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Formatting for Television Drama Scripts

written by: Shane Burley•edited by: Misty Faucheux•updated: 8/4/2009

Here are some formatting guidelines for television drama script writing.

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    Though a television drama does not have as specific scripting requirements as genres like situation comedies, the fact that it does sit inside of a television paradigm requires that there is a common language that it speaks in. For television dramas there are some standard teleplay formatting rules that are universal, and this includes both the basic text structure of the page and the limitations set on the story arc. Here are some rules for putting together a script for a television drama.

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    Story Structure

    Unless you are completely redefining the genre or writing a drama for a channel that follows a different format, like HBO or Showtime, then you have a structure to a television drama that has similarities to a situation comedy. You are writing the script in a five-part system. You start out with the teaser that starts off the episode by presenting the issue or setting the tone. This is usually only a couple minutes and may come before the shows opening title sequence.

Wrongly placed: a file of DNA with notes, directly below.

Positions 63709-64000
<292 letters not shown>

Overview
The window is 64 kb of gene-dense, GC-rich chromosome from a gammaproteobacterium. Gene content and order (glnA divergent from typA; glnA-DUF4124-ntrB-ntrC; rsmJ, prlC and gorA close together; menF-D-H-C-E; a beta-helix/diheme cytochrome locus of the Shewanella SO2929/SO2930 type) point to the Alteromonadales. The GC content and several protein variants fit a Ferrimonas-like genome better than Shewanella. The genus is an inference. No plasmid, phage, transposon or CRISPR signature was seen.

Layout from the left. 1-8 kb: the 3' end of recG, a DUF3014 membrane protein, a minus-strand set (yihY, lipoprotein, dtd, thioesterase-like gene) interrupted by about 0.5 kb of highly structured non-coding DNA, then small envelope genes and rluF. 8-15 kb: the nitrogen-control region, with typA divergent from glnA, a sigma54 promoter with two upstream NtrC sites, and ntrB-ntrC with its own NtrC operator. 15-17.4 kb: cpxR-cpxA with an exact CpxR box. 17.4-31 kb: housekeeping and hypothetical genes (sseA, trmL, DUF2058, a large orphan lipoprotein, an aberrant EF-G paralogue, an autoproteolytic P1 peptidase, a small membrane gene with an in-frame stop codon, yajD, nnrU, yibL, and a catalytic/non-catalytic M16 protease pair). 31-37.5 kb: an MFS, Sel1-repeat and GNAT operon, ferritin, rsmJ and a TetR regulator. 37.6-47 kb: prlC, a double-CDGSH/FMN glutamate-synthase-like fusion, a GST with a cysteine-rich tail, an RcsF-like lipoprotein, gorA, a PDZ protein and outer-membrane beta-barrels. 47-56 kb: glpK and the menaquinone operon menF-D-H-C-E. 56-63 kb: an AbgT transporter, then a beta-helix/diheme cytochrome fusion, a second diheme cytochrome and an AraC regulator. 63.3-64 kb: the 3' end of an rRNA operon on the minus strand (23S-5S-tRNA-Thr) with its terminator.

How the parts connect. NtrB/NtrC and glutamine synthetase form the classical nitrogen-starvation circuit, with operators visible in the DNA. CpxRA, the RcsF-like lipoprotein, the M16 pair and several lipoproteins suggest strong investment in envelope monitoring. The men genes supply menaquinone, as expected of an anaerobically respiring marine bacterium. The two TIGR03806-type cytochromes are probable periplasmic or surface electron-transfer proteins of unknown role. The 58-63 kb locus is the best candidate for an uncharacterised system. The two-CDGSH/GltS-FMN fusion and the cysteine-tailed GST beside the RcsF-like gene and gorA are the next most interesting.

After that, you typically have four acts, though some have three. The last section is the tag, which is just like the one in the situation comedy. This is where the problem has already been established as being over and the characters are seen continuing on, even possibly starting another issue for later reconciliation.

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    Script Structure

    You are going to format each act of the dramatic series in normal spec screenplay format. This means that the meat of the teleplay is going to look just like a normal feature film script.

    Each section needs to be identified and labeled, with the first act being titled ACT ONE and starting on a completely new page from the teaser. At the end of an act you identify the act number, with a marker like END OF ACT TWO. You also identify the TEASER and TAG if you like, though it is not always necessary and may make you look as though you are a newcomer. Make sure to start the script with a full title page that identifies just the name of the show and the episode name.

    For example:



    Keep the text centered and you may opt to use a by line below this if you do not have a way of indicating your credits ahead of time. Try to keep two lines in between the show title and the episode title.

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    Keep In Mind

    There are a number of things that you need to think about when you are writing television dramas. Keep the script about fifty five pages, but less is usually better. If you are writing an established show, you need to know the rules of the program and characters before you begin.